Being in Asia -- Body Performance in Contemporary TheaterBook / Art Chief editor: Zhang Yuan, Chen Dongyang
Looking Back to the Future, an Invisible Asia
From December, 2015 to May, 2016, over a period of six months, we invited artists and artist groups to participate in the project “Being in Asia.” Ten performances and one discussion took place in Shanghai in an attempt to re-examine contemporary theater art in Asia from the perspective of the “Body.” The project also aimed at placing Mainland China back in the context of “Asia,” in order to open up new spaces for conversation.
It’s been two years since the initiation of this project. The question we raised was not met with the ideal answer, but a new round of problems waiting to be explored. The idea of “Asia” has become increasingly vague, be it in geographic, cultural, historical or racial sense. A common goal is always pointed at, but never reached. The West has also fallen into a dilemma, trying to spare some of its attention for the “Asia” it perceives as. And yet, the non-existent “Asian Community” seems to be in no rush to complete its own manifestation. The most important issue of it all, despite physically being in “Asia,” how far exactly is China from “Asia”?
As a performance art project happening in a museum setting, the subtitle “Body Performance in Contemporary Theater” is more or less directly to the theme. For the past two years, performance art has been re-ignited in Chinese museums and contemporary art spaces, whether as main course or dessert. The scope and reach it has achieved in the new setting way surpassed what it did in the stagnant theater system. “Body” is still the starting point for most performances, from which new and diverse contexts are expanded to, and unknown energy and possibilities are awakened. The Body is the Contemporary. We use the body as measurement to understand the age we live in.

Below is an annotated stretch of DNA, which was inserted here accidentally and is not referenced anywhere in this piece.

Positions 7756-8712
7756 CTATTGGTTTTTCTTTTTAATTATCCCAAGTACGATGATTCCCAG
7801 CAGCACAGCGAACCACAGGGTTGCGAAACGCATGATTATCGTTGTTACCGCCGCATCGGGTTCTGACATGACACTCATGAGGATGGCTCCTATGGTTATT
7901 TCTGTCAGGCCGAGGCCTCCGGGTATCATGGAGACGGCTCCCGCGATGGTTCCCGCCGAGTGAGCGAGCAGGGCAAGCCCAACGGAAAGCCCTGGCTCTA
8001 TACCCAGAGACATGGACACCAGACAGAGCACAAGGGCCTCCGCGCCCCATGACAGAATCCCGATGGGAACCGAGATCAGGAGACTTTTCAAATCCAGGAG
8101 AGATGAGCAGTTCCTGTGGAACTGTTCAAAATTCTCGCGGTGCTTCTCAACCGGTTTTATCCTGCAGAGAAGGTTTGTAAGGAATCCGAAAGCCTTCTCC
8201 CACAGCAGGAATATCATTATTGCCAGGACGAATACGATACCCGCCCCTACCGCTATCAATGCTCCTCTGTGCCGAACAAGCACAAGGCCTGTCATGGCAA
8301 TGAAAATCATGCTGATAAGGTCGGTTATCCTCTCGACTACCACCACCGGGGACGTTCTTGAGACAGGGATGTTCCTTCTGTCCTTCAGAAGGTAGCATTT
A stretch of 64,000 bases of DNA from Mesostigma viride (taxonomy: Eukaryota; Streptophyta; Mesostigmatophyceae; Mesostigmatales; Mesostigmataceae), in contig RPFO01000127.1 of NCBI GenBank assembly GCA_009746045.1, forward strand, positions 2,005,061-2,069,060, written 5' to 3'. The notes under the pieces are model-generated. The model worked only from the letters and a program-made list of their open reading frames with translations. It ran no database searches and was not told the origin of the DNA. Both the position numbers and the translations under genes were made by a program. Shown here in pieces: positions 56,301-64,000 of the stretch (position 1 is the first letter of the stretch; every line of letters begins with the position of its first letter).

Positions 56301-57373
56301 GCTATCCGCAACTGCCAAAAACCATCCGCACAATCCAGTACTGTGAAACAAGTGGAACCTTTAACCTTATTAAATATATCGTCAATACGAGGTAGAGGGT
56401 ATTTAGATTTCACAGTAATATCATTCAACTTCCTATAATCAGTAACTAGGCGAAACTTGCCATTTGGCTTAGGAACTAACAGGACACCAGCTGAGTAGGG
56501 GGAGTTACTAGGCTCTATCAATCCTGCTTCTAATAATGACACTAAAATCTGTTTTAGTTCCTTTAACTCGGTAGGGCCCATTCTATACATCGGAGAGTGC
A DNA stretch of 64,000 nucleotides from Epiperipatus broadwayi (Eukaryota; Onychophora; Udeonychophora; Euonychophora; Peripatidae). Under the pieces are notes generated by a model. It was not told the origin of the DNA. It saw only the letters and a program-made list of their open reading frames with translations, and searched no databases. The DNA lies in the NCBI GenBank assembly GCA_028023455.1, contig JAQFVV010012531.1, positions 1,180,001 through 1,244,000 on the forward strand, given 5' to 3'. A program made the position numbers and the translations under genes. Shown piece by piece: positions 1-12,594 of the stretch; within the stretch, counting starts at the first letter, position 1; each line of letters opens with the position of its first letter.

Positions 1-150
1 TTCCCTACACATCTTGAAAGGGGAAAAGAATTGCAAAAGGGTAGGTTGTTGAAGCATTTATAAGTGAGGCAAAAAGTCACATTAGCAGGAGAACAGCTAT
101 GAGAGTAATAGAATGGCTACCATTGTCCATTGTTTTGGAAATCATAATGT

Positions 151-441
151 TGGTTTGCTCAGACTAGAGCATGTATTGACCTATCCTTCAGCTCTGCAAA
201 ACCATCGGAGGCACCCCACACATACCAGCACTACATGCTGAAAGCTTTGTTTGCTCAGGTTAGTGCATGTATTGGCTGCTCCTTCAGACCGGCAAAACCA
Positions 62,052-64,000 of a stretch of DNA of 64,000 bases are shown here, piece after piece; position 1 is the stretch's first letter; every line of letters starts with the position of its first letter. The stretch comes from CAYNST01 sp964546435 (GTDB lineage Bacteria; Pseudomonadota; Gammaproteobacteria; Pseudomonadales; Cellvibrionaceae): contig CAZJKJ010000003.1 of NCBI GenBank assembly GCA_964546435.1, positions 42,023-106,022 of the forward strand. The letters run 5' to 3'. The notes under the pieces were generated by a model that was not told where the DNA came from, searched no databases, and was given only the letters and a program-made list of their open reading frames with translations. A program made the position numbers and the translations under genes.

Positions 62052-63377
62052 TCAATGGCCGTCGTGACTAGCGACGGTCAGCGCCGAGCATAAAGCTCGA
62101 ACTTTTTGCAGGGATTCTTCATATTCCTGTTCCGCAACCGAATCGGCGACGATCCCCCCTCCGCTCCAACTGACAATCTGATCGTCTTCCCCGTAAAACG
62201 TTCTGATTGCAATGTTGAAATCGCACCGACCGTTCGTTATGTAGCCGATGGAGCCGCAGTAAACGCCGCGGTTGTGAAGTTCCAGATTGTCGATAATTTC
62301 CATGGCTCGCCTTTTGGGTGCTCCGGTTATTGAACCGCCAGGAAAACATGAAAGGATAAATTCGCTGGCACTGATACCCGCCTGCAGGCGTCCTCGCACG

Artists who participated in the program entered the discourse from different points, then happened into conflux, and finally opened up new aspects. The “pairing” of artists in each performance reflected simply the curator’s own instinct at the time and could look very differently now. A performance only knows its live situation, but the responses and resonance can be recorded in words later. For two years, we conducted interview with every artist who participated in the program. If there is a mirage of the “Asia,” we would like to offer a witness report in this publication.
I want to express the most sincere gratitude toward Shanghai Rockbund Art Museum and Hugo Boss Asia Art for their support to the program. I want to especially thank Ms. Chen Dongyang, through whose effort every step of the way was this project made possible. I want to also thank Ms. Chen Dan, who offered precious advice and help to this publication. Of course, I want to thank all the artists, writers, documentation makers and staff members who participated in this project, as well as three artists who accepted our invitation but could not join us for various reasons. They are Mallika Taneja of India, Melati Suryodarmo of Indonesia and Wu Meng of China.